New Testament Interpretation of Genesis 6
Both Peter and Jude make clear references to this heavenly rebellion in the New Testament. Let’s first consider what Peter had to say about Noah’s day.
“For if God did not spare angels when they sinned, but cast them into hell and committed them to chains of gloomy darkness to be kept until the judgment; if he did not spare the ancient world, but preserved Noah, a herald of righteousness, with seven others, when he brought a flood upon the world of the ungodly.” (2 Peter 2:4-5)
“For Christ also suffered once for sins, the righteous for the unrighteous, that he might bring us to God, being put to death in the flesh but made alive in the spirit, in which he went and proclaimed to the spirits in prison, because they formerly did not obey, when God’s patience waited in the days of Noah, while the ark was being prepared.” (1 Peter 3:18-20)
Peter clearly connects this heavenly rebellion of the past — where the angels “sinned” and “formally did not obey” — with the days of Noah.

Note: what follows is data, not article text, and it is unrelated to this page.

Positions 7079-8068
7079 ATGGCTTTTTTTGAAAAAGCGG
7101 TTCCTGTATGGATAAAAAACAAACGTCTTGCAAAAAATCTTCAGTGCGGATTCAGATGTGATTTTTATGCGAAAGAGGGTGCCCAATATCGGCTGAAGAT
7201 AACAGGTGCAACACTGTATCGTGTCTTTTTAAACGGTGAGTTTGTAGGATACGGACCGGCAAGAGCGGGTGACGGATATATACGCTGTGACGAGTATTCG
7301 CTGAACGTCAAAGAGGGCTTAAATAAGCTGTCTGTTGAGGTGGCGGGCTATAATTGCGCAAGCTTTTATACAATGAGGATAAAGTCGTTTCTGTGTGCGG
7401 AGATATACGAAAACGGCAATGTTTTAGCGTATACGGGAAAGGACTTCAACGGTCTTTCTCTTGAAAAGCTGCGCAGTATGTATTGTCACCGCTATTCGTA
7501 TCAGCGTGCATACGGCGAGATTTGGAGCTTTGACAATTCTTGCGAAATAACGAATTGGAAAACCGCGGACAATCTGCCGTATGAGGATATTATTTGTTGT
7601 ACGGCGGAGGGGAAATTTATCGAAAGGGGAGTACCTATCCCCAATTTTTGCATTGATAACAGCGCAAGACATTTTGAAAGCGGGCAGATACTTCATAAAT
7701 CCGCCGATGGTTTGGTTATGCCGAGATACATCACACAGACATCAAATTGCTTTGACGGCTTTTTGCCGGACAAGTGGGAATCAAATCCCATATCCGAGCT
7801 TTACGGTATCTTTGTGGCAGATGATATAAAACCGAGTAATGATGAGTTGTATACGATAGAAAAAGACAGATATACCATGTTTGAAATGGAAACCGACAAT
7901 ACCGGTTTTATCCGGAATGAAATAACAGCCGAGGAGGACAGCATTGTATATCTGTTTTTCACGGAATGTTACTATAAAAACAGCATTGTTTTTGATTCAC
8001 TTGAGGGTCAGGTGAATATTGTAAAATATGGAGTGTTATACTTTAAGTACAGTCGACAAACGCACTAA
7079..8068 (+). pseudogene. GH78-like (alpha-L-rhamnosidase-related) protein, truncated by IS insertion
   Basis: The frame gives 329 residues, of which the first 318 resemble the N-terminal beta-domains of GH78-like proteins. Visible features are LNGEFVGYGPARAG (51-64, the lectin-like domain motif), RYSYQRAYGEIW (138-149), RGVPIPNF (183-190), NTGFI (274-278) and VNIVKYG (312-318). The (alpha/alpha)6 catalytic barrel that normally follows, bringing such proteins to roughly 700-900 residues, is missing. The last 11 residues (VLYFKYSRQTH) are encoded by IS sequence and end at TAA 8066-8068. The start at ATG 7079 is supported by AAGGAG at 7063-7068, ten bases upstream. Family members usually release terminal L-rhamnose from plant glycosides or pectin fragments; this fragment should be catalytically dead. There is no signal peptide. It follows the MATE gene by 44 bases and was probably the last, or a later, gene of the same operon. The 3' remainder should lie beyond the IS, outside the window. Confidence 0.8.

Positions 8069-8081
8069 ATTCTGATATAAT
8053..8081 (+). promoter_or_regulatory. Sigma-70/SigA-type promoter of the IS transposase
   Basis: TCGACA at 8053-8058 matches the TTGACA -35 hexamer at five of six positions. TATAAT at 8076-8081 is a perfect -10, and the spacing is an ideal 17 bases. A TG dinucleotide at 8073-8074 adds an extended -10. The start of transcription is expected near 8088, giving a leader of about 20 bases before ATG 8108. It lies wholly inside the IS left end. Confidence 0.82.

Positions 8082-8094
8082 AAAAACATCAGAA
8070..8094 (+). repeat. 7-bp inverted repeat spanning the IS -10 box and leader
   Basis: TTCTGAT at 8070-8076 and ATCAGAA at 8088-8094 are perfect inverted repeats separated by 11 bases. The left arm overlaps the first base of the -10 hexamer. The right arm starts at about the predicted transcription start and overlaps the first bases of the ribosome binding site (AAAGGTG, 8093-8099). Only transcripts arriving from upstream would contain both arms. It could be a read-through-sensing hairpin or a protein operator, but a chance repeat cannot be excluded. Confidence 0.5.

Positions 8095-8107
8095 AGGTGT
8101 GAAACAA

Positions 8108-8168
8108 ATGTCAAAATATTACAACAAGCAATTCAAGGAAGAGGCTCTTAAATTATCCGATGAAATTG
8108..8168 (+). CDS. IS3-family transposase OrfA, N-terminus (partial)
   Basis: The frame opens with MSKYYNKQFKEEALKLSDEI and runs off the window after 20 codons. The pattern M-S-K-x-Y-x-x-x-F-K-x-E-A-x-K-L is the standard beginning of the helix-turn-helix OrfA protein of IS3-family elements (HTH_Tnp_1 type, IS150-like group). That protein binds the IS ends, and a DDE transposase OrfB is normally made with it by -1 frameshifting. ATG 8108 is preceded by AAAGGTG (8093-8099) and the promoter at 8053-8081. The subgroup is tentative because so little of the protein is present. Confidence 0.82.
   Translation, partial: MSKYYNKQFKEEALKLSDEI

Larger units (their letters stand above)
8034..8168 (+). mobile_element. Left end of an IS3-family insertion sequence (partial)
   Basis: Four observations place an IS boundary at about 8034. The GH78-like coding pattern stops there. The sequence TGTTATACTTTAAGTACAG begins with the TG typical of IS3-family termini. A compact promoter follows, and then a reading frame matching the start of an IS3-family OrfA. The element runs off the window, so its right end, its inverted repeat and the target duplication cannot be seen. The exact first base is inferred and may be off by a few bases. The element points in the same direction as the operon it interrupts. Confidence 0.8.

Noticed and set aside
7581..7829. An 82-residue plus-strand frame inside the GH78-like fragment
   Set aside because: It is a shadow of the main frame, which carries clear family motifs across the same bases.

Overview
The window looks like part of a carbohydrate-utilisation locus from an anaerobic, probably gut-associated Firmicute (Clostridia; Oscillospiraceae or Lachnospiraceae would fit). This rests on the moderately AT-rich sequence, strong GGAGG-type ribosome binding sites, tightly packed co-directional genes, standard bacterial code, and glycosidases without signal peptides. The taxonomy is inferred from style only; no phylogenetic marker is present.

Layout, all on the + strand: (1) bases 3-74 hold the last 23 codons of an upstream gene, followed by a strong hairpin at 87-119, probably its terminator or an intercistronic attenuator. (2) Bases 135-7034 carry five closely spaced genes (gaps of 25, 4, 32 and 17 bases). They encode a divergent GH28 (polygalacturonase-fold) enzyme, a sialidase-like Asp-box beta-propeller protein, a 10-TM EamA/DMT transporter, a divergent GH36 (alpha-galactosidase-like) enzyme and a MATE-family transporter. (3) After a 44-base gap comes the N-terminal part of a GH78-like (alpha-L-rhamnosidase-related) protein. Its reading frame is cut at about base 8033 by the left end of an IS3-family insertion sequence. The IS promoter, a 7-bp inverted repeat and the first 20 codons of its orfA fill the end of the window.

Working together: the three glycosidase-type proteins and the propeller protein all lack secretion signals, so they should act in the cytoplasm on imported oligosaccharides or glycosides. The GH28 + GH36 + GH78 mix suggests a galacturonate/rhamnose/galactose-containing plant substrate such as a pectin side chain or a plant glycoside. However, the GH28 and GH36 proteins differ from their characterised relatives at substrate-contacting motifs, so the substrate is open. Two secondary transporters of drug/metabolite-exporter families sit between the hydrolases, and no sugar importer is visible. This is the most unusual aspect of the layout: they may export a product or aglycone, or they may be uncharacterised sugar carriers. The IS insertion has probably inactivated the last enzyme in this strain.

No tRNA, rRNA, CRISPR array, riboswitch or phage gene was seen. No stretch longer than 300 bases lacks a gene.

Jude also makes this very same connection. He writes, “And angels who did not keep their own domain, but abandoned their proper abode, He has kept in eternal bonds under darkness for the judgment of the great day… Just as Sodom and Gomorrah and the surrounding cities, which likewise indulged in sexual immorality and pursued unnatural desire, serve as an example by undergoing a punishment of eternal fire.” Jude 1:6-7)
Jude explains that the true interpretation of Genesis 6:1-4 involves the angelic host who did not keep their proper domain but abandoned their proper abode in the heavenly realm and entered into the earthly realm to carry out profane and grotesque acts of sexual immorality and pursue unnatural desire. This is what is clearly implied when it says “the sons of God came in to the daughters of man and they bore children to them.” (Genesis 6:4) It is also interesting to note that Jude quotes from the ancient book of Enoch (Jude 1:14), which provides a detailed account of the Watchers who came down in Genesis 6.
So what was the result of this unholy act of immorality? What kind of offspring was produced through this intermingling of the sons of God with the daughters of men? The Bible says that this perverse angelic incursion produced an entirely new race of giants, called Nephilim, which became the mighty men of old and heroes of renown. That’s right. Giants. There were giants on the earth in Noah’s day, and even after that. As bizarre as that may seem to some, it is true.
And as I will share next time, the giants unlock many ancient mysteries that also will help us understand the future. For the truth is much heavier than fiction.